It is recommended that the following is read in conjunction with exploring the codebase. in particular is helpful to understand the recursive structure of segments and grammars. Some more detail is also given on our Wiki including a Contributing Dialect Changes guide.


At a high level, the behaviour of SQLFluff is divided into a few key stages. Whether calling sqlfluff lint, sqlfluff fix or sqlfluff parse, the internal flow is largely the same.

Stage 1, the templater

This stage only applies to templated SQL, most commonly Jinja and dbt. Vanilla SQL is sent straight to stage 2, the lexer.

In order to lint templated SQL, SQLFluff must first convert the ‘raw’ or pre-templated code into valid SQL, which can then be parsed. The templater returns both the raw and post-templated SQL so that any rule violations which occur in templated sections can be ignored and the rest mapped to their original line location for user feedback.

SQLFluff supports two templating engines: Jinja and dbt.

Under the hood dbt also uses Jinja, but in SQLFluff uses a separate mechanism which interfaces directly with the dbt python package.

For more details on how to configure the templater see Jinja Templating Configuration.

Stage 2, the lexer

The lexer takes SQL and separates it into segments of whitespace and code. No meaning is imparted; that is the job of the parser.

Stage 3, the parser

The parser is arguably the most complicated element of SQLFluff, and is relied on by all the other elements of the tool to do most of the heavy lifting.

  1. The lexed segments are parsed using the specified dialect’s grammars. In SQLFluff, grammars describe the shape of SQL statements (or their components). The parser attempts to apply each potential grammar to the lexed segments until all the segments have been matched.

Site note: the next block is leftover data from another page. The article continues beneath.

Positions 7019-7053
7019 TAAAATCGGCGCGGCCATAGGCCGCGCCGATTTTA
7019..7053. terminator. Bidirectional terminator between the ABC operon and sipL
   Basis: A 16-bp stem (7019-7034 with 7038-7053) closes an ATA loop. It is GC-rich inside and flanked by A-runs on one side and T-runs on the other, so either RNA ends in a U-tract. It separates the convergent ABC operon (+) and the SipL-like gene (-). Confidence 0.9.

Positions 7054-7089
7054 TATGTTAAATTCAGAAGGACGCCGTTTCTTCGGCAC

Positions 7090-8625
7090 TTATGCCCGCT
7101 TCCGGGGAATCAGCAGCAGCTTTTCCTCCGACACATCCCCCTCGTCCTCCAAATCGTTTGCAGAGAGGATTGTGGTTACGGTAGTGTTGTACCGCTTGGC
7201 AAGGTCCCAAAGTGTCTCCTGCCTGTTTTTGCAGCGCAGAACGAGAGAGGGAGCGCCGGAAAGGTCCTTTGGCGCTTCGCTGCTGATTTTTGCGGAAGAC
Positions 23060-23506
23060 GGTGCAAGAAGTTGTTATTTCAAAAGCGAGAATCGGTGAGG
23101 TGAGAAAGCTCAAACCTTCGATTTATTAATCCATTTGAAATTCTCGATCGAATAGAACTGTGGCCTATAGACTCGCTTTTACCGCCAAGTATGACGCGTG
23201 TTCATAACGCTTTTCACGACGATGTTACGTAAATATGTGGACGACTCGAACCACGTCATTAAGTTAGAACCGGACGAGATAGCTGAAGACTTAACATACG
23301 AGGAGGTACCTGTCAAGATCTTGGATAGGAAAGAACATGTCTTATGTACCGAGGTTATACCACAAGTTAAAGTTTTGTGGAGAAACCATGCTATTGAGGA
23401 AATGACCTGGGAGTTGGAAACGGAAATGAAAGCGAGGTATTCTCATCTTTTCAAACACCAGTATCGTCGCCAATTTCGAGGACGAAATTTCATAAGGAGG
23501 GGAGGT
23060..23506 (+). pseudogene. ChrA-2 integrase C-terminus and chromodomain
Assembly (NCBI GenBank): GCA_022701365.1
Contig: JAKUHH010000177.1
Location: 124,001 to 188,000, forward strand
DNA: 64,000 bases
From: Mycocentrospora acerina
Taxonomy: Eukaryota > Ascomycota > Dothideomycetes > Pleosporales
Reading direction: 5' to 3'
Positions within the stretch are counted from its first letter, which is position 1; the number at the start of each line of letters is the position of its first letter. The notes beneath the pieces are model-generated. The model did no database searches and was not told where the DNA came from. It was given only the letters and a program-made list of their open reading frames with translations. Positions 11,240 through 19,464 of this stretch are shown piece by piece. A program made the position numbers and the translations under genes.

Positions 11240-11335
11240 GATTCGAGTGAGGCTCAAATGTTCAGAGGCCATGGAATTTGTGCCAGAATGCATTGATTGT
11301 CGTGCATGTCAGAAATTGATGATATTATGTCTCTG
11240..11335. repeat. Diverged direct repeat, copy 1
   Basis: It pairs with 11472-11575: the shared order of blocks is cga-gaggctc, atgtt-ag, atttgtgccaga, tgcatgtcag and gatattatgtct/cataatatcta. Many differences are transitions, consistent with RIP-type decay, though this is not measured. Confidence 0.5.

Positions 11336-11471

2. In SQLFluff, segments form a tree-like structure. The top-level segment is a FileSegment, which contains zero or more StatementSegments, and so on. Before the segments have been parsed and named according to their type, they are ‘raw’, meaning they have no classification other than their literal value.

  3. The three key components to the parser are segments, match_grammars and parse_grammars. A segment can be a leaf in the parse tree, such as a NumericLiteralSegment, which is simply a number, or can contain many other segments, such as a SelectStatementSegment. Each segment can specify a parse_grammar, and a match_grammar. If both a match_grammar and parse_grammar are defined in a segment, match_grammar is used to quickly prune the tree for branches which do not match segments being parsed, and the parse_grammar is then used to refine the branch identified as correct. If only a match_grammar is defined, then it serves the purpose of both pruning and refining.

  4. A segment’s .parse() method uses the parse_grammar, on which .match() is called. The match method of this grammar will return a potentially refined structure of the segments within the segment in greater detail. In the example of a FileSegment, it first divides up the query into statements and then finishes.

    • Segments must implement a match_grammar. When .match()

      is called on a segment, this is the grammar which is used to decide whether there is a match.

    • Grammars combine segments or other grammars together in a

      pre-defined way. For example the OneOf grammar will match if any one of its child elements match.

    1. Regardless of whether the parse_grammar was used, the next step is to recursively call the .parse() method of each of the child segments of the grammar. This operation is wrapped in a method called .expand(). In the FileSegment, the first step will have transformed a series of raw tokens into StatementSegment segments, and the expand step will let each of those segments refine the content within them.

    2. During the recursion, the parser eventually reaches segments which have no children (raw segments containing a single token), and so the recursion naturally finishes.